Genesis, Invisible Touch tour. 1987.

George Michael, Faith tour. 1988.

Elvis Costello, Spike tour. 1989.

R.E.M., Green tour. 1989

The aforementioned three 10,000 Maniacs shows.

They Might Be Giants. 1990.

Bob Dylan, O Mercy tour. 1989.

Take 5. 1990.

C&C Music Factory. 1991 (This might approximate the Dokken double shot).

The Cure, Wish tour. 1992.

Aerosmith, sex in elevators with transsexuals tour. 1994 (You're off the hook, Christian)

Midnight Oil. 1993.

Wow. I think this is what you'd call a concert drought.

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Artists we've seen in concert more than once?

Terry Scott Taylor (solo, several times going back to Cornerstone 2000)

Mike Roe (solo, several times going back to the mid-'90s)

The 77s (in Vancouver in 1996, in Seattle in 1999, and at Cornerstone 2000)

Lost Dogs (at Cornerstone 2000 and at Regent College in 2002)

Phil Keaggy (several times in the '90s, including Greenbelt 1994)

Stryper (on the To Hell with the Devil and Against the Law tours)

Over the Rhine (at Cornerstone 2000 and in Seattle in 2002)

Steve Taylor (in Vancouver in 1985, 1994 and 1995 and at Greenbelt 1994)

Carolyn Arends (at a country bar in Langley in 1991 or so, at a bar in Vancouver in 1995, at Soulfest 1996, at a music video shoot in 1996, and possibly elsewhere)

Mike Scott (at Greenbelt 1994 and in Vancouver in 1996)

Ben Harper (in Vancouver in 1996 and again a few years later)

Hocus Pick (Maneuver) (in 1992 and 1997ish)

Sheila Walsh (opening for Steve Taylor in 1985 and solo in 1986)

I'll try to see if I can come up with any more.

"Sympathy must precede belligerence. First I must understand the other, as it were, from the inside; then I can critique it from the outside. So many people skip right to the latter." -- Steven D. Greydanus
Now blogging at Patheos.com. I can also still be found at Facebook, Twitter and Flickr. See also my film journal.

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Back to the topic...

I really liked Natalie's last solo album... until the last four or five songs. But the first part had T-Bone Burnett's fingerprints all over it. He, finally, recognized that Natalie should not be a pop star, but a gospel/soul singer, and paired her up with... of all people... Mayvis Staples for some serious houseburning gospel. It was a strong signal that she should go farther in that direction. I'm eager to see if she has...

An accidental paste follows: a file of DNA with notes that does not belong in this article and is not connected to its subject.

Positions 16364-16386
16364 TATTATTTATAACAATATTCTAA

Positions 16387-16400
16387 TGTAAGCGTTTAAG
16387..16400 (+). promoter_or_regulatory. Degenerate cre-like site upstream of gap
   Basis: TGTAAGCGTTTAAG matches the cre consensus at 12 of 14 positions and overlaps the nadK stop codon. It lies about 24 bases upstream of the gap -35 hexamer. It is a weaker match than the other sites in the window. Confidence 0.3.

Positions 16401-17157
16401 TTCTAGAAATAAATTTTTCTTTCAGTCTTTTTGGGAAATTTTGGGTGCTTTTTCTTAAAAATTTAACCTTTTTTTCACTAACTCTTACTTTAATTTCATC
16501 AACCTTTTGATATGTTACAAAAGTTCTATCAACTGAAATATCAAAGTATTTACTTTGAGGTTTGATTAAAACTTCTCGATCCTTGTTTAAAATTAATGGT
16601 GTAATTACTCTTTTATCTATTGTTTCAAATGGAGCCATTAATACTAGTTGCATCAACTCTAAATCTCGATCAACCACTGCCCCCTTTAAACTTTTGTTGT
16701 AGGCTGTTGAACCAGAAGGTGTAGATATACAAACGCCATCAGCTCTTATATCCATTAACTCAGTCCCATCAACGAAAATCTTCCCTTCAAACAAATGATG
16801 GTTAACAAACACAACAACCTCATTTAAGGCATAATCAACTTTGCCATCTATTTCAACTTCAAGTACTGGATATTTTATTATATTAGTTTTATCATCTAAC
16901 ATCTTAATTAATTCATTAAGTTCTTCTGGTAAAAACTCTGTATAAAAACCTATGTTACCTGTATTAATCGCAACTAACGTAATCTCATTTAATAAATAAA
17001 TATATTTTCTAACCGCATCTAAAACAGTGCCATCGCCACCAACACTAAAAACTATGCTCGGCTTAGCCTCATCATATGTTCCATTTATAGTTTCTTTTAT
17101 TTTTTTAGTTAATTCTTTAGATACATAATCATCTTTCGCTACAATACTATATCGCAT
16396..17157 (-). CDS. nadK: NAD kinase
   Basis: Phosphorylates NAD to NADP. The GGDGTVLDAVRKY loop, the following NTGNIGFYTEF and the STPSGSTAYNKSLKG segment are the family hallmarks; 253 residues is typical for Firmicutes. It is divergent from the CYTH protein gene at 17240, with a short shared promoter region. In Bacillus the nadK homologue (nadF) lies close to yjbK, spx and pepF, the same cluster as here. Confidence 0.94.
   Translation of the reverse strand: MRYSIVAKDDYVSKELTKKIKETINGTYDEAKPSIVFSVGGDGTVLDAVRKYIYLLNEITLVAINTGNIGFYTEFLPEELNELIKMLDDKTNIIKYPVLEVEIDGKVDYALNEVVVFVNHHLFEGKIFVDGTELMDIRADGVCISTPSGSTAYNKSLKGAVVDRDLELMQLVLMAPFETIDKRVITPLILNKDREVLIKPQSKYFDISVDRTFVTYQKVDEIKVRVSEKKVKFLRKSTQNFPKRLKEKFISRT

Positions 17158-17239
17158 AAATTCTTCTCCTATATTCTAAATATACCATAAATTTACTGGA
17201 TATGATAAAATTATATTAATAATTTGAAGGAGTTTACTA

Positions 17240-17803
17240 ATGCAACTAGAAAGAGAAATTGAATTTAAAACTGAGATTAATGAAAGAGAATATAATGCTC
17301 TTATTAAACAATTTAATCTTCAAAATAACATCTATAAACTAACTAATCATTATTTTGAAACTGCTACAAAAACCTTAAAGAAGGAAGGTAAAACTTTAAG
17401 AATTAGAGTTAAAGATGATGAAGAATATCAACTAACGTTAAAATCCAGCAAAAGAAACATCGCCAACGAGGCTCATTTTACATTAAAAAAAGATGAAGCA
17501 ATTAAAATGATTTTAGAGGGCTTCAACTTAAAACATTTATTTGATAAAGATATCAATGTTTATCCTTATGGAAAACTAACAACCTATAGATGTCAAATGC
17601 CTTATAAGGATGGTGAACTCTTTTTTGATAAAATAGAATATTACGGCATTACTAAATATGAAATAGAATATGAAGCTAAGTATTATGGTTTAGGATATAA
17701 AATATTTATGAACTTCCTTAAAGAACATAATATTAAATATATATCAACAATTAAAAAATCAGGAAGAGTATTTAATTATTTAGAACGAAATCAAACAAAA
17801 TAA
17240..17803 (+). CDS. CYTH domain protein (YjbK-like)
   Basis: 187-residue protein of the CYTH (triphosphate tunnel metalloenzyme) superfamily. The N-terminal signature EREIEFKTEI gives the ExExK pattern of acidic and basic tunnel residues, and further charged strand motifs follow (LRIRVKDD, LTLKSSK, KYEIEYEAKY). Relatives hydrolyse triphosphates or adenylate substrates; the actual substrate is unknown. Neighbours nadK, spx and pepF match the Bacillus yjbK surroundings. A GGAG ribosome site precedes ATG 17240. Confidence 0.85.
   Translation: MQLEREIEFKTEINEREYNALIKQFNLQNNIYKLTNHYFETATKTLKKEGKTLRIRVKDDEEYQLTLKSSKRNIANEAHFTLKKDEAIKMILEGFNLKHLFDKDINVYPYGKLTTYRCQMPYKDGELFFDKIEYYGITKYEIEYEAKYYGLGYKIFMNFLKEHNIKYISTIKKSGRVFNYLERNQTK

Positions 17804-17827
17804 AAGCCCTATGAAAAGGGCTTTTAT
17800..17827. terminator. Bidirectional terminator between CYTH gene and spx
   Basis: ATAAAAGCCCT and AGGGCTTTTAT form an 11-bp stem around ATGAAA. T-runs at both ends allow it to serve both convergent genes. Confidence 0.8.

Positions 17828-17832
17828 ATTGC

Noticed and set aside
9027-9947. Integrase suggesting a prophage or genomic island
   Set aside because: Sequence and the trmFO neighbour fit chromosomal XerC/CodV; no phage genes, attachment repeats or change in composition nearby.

P.S.  I COULD BE WRONG.

 

Takin' 'er easy for all you sinners at lookingcloser.org. Also abiding at Facebook and Twitter.

 

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Guest Russell Lucas

Huh. I skipped her last album, but only because I skip most albums. Was the gospel-influenced stuff actual gospel songs, or more like gospel-style spirituals and such?

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The lyrics were deeply rooted in gospel. The opener, "This House is On Fire" is a knockout... the lyrics reminded me of the opening track on Chagall Guevara. There's a song called Saint Judas that's the highlight of the album.

P.S.  I COULD BE WRONG.

 

Takin' 'er easy for all you sinners at lookingcloser.org. Also abiding at Facebook and Twitter.

 

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Her lyrics and her voice are what I like about her but without the Maniacs, she's just too serious. CD comes out tomorow, I may yet pick it up.

As a side note, my favorite Maniacs CD is In My Tribe. I was listening to it again recently and I had an odd reaction. I guess I've become more conservative politically and I found it harder to get into the music. I found myself skipping tracks I used to love - like Gun Shy and A Campfire Song, and even What's The Matter Here which is the song that first got me into the band. It wasn't a visceral reaction - like "ugh, I don't like what this song may be suggesting" - it was more subtle like "I'd better skip this song to avoid the possiblility that I'll get upset and never be able to hear the song again." I'm not sure what to do. Maybe I was just having a bad day.